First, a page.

The US Trump administration has extended the comment period for a controversial proposal to restrict the data that the EPA can use to support future regulations. The public has an additional 60 days -- until August 16th -- to weigh in on the plan and the EPA says that it will also hold a day-long public hearing in Washington, DC on July 17th to receive stakeholder input.
The move to extend the comment period comes after a wave of criticism and requests by state attorneys general, Democratic lawmakers, academics, environmentalists and industry groups for more time to review and assess the draft rule.
The rule in question would restrict the EPA to only using data that were publicly available and could be independently reproduced. The rule would affect the dose response data and models that underlie what the Agency calls “pivotal regulatory science” – essentially the studies, models and analyses that “drive the magnitude of the benefit-cost calculation”, the level of a standard or the point of departure used to determine a reference value.
The science rule would apply to any "significant regulatory action" that had an annual economic cost of more than $100 million. EPA Administrator Scott Pruitt says that the rule would improve transparency at the Agency and end "the era of secret science."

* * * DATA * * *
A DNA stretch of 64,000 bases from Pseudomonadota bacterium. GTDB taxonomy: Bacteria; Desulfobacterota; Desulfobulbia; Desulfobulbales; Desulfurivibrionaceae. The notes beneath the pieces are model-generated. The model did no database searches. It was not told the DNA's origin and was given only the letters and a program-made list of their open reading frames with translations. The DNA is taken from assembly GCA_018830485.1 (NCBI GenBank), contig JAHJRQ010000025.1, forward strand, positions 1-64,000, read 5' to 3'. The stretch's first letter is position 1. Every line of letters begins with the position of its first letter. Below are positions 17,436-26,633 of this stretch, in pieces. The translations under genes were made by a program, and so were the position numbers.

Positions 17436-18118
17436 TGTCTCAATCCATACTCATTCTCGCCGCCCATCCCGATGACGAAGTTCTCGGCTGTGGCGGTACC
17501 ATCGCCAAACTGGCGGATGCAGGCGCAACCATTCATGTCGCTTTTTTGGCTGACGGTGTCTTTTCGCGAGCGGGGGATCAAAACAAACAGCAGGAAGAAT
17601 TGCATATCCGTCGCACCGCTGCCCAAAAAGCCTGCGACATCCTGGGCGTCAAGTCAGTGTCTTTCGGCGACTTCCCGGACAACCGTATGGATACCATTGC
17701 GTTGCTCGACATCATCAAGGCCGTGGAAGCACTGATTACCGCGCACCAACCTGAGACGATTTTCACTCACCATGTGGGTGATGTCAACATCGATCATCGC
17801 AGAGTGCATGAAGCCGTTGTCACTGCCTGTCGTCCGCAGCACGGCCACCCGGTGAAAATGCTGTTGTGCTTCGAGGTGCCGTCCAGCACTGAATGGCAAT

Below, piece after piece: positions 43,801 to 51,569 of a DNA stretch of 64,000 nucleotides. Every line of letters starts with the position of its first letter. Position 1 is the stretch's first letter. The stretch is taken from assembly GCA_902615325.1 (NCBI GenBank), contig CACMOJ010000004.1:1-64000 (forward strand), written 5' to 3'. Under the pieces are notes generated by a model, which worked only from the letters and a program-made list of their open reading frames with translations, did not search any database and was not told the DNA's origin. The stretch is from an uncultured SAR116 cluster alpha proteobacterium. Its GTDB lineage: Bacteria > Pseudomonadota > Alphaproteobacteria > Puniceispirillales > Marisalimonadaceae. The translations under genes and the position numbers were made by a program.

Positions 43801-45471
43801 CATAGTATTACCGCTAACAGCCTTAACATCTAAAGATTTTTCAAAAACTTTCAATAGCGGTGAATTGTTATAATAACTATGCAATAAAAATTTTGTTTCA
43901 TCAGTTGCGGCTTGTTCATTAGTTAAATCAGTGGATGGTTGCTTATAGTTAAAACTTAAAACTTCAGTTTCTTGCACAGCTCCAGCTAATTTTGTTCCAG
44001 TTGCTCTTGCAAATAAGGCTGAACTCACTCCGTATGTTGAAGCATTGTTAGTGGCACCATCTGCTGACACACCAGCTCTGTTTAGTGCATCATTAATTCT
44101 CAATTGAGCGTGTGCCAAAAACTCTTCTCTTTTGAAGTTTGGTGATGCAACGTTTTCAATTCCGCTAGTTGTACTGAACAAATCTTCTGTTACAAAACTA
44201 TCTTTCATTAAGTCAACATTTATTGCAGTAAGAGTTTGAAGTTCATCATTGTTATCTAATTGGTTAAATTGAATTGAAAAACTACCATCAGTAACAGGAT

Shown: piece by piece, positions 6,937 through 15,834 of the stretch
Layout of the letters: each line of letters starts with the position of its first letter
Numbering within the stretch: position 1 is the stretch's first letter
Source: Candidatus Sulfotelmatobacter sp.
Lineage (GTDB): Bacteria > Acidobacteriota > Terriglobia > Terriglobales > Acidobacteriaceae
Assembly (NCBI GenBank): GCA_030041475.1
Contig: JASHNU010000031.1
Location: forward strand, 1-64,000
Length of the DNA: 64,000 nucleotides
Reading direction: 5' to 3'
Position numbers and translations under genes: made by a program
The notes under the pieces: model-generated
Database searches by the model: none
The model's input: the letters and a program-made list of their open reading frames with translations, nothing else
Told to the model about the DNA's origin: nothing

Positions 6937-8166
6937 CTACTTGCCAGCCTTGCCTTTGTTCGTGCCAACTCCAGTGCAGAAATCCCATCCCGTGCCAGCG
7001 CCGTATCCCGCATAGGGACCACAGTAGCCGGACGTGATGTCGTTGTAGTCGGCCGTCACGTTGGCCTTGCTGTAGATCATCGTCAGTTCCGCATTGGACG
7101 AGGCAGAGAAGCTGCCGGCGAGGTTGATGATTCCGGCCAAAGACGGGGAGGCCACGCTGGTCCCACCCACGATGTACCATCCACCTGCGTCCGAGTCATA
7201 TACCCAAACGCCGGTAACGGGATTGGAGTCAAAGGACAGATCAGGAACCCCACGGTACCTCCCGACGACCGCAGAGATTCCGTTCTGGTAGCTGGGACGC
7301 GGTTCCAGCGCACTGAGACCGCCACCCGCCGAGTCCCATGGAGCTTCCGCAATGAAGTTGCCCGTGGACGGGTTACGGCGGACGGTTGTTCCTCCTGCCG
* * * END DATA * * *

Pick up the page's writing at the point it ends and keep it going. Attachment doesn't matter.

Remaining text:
Critics say that the proposal would do little to improve transparency, but would instead restrict the EPA's use of science and its ability to fully consider the available scientific evidence of health effects and environmental harm. Studies that use private health data to evaluate hazards from chemicals and other pollutants could be discarded by the Agency -- making it harder to impose regulations to protect public health and the environment.
Although the rule could potentially impact regulations across the EPA, the primary target appears to be air rules, particularly regulations intended to curb power plant emissions and other sources of air pollution. But pesticide and chemical manufacturers are also worried that confidential data that they are required to provide the EPA could potentially be compromised by the rule.
Mr Pruitt initially gave the public only 30 days to submit comments on the rule, the shortest period allowed under federal law. “By extending the comment period for this rule and holding a public hearing, we are giving stakeholders the opportunity to provide valuable input about how EPA can improve the science underlying its rules,” Mr Pruitt said on May 23nd when moving the comment deadline.